Andujar Archive

Estos ‘404: Not found’ son para enmarcar

El Museo Reina Sofía tiene hasta 13 versiones diferentes del error más famoso de Internet

¿Qué es el error 404? ¿De dónde viene? ¿A dónde va?

Corría el año 1992 e Internet estaba aún en pañales. Nada que el W3C (World Wide Web Consortium) no hubiera notado. La versión 0.9 del protocolo HTTP acababa de ser lanzada y entre sus especificaciones estaba la inclusión del 404: Not found. El error se produce “cuando el servidor no ha encontrando ninguna coincidencia con la URL solicitada”.

¿Y por qué 404? Según el Consorcio, el primer cuatro tiene que ver con un error del cliente: o no hay nada en la web que buscamos o la hemos introducido mal. El cero es un error sintáctico y el segundo cuatro es el código del error, uno más entre tantos. A saber, por ejemplo: el 403 significa que el acceso a un sitio web está prohibido, el 402 que es necesario pagar por entrar y el 409 que existe un conflicto entre el cliente y el servidor.  Pero el W3C lista muchos más códigos en su web.

Sin embargo, hay quien dice que todo partió de la oficina 404 del CERN en Ginebra (Suiza). Aunque fue allí donde Tim Berners-Lee y Robert Cailliau intercambiaron los primeros paquetes de datos (lo que a posteriori sería la World Wide Web), es una de esas leyendas urbanas de Internet de origen incierto y que señala directamente a la habitación 404 como la destinataria de todos los avisos de error cuando algo fallaba.

Quien más quien menos se ha encontrado alguna vez mientras navegaba por Internet con el famoso 404. Los usuarios lo saben y las webs también, por eso estas últimas, conscientes de que no poder acceder a la página deseada es un fastidio, “decoran” el error de diferentes maneras.

El jueves, @ferdiazgil publicó en Twitter una captura del error 404 que aparece en la web del Museo del Prado.  Es un detalle de  El descendimiento, una obra de Rogier van der Weyden.

A partir de ahí, hemos investigado otros museos de España (y del mundo) y hemos encontrado que en el Reina Sofía existen hasta 13 versiones diferentes del error. Todas son obra de Daniel G. Andújar y se enmarcan dentro de su trabajo Technologies To The People.

Pero el Prado y el Reina Sofía no son los únicos que le dan un toque original al 404: Not found. El MoMa de Nueva York utiliza una obra de Edward Ruscha titulada OOF, la National Gallery Art de Washington hace lo propio con El naufragio de Claude-Joseph Vernet; y en el British Museum se decantan por una brújula del siglo XVI.

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Opening of the first public venue and the Public Programs of documenta 14


September 14­–24, 2016 at Parko Eleftherias
Athens Municipality Arts Center

You are invited to be part of the Parliament of Bodies documenta 14 public program, hosted in the Athens Municipality Arts Center at Parko Eleftherias in September 2016. What will happen here during ten days of programming is neither a conference nor an exhibition.

We have avoided conventional museological names that establish distinctions between talk and performance, theory and action, criticism and art. Instead, we invited forty-five participants to “exercise freedom” within the building, which, not long ago, served as the headquarters of the military police during the dictatorship years. We understand freedom, with Foucault, as neither an individual property nor a natural right, but rather as a practice. We drift in history. There is a space. There are some bodies. There are some voices. But what does it mean to be together, here, now? What can be done? Who and what are made visible? Whose voices can be heard and which remain silent? How can the public sphere be reorganized?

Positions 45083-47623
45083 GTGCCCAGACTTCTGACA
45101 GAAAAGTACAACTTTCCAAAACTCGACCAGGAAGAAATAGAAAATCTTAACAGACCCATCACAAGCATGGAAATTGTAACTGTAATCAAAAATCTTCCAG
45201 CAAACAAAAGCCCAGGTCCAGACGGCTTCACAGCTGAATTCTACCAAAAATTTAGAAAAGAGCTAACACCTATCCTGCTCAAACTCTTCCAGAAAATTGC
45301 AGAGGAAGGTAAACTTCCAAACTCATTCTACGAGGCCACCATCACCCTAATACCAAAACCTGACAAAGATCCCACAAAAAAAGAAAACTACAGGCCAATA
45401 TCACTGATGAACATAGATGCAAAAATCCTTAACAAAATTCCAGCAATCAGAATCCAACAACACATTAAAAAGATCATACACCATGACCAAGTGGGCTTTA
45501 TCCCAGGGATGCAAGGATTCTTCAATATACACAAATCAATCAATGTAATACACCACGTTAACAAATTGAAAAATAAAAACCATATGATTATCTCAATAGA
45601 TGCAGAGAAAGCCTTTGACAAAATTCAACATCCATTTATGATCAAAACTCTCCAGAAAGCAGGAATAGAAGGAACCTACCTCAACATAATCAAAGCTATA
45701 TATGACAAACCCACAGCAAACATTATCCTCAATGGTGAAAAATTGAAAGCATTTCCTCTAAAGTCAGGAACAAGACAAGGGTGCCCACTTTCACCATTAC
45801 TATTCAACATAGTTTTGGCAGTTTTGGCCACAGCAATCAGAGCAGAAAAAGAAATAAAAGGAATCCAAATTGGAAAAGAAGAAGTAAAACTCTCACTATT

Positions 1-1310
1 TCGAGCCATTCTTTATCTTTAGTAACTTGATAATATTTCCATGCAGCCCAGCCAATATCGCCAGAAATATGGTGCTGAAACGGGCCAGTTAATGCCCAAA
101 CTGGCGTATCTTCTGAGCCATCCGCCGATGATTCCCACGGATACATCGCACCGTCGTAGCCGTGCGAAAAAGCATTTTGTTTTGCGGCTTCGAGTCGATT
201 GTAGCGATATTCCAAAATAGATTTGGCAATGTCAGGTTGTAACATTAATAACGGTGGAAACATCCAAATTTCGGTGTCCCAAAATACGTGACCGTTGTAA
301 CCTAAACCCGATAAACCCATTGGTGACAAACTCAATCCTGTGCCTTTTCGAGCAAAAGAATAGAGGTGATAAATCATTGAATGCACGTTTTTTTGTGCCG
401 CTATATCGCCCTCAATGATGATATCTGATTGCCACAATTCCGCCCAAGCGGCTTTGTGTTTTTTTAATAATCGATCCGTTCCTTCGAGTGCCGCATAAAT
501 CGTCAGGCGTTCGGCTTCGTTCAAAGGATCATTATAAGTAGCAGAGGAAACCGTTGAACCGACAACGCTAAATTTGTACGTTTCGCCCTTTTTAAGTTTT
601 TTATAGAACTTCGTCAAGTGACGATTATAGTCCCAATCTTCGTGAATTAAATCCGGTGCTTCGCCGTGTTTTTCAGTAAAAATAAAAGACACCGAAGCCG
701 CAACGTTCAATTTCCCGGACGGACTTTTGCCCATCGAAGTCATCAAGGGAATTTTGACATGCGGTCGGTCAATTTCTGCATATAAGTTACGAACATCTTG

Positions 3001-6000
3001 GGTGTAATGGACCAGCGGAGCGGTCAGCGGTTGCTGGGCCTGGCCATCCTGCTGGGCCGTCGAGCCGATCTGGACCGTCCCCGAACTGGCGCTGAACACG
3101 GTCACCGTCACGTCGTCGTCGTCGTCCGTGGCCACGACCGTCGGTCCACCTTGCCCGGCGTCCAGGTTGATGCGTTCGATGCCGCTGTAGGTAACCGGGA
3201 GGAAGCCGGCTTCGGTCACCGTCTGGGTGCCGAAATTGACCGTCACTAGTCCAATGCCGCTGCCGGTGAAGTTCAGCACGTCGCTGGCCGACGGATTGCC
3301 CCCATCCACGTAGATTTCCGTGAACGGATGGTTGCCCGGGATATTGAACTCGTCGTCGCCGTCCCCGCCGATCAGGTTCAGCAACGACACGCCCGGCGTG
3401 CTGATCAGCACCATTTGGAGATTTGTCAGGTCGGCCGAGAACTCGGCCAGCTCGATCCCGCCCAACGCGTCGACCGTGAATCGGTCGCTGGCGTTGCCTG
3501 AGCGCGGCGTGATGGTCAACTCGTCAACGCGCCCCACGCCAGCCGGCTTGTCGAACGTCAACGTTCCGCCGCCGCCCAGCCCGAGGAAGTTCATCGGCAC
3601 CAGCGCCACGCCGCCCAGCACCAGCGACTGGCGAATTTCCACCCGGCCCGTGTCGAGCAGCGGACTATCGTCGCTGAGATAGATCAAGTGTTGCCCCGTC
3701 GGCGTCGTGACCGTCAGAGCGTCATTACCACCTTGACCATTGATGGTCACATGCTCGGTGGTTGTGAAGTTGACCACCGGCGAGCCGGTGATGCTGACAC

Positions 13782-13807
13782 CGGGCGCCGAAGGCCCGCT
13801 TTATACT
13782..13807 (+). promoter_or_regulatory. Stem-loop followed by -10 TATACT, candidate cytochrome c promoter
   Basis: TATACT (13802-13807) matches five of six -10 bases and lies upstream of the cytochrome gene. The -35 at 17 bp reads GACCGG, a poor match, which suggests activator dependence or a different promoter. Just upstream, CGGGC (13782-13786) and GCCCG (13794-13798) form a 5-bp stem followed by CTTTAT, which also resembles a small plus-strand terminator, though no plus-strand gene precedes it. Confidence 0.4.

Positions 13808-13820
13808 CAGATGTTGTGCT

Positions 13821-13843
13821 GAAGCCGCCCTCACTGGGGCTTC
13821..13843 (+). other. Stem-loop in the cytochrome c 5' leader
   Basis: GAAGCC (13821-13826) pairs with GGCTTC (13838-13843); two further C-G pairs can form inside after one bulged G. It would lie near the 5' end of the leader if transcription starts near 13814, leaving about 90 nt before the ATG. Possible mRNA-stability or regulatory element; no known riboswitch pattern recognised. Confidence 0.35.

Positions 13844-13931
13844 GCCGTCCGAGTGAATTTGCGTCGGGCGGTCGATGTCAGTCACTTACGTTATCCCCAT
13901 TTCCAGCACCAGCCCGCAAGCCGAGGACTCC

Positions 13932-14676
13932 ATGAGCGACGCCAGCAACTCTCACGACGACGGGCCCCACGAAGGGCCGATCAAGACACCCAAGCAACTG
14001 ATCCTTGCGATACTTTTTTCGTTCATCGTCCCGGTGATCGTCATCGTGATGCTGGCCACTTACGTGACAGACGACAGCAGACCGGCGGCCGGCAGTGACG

In the Parliament of Bodies, you will find neither individual chairs within the building nor a fixed architecture. We avoid positioning the audience as aesthetic visitors or neoliberal consumers. We also reject the democratic fiction of the semicircular amphitheater. We claim—with Oskar Hansen—the political potential of the “open form.” Andreas Angelidakis’s soft architecture consisting of sixty-eight blocks of ruins (the ruins of a democratic parliament?) can be assembled and re-arranged in endless ways, creating multiple and transient architectures for the Parliament of Bodies. You are invited to actively construct this political theater every day, interrogating location, hierarchy, visibility, scale…

The 34 Exercises of Freedom aim to write a queer anticolonial symphony of Europe from the 1960s, scripting dialogue and giving visibility to dissident, heterogeneous, and minor narratives. We start by bringing together the radical left tradition with the anti-colonial fight for sovereignty of indigenous movements within Europe. The voice of Antonio Negri­­—one of the founders of the Potere Operaio (Workers’ Power) group in 1969 and member of Autonomia Operaia in Italy—meets the voice of Niillas Somby—the political rights activist fighting for Sámi sovereignty in the north of Norway. Both were accused of different forms of terrorism during the 1970s.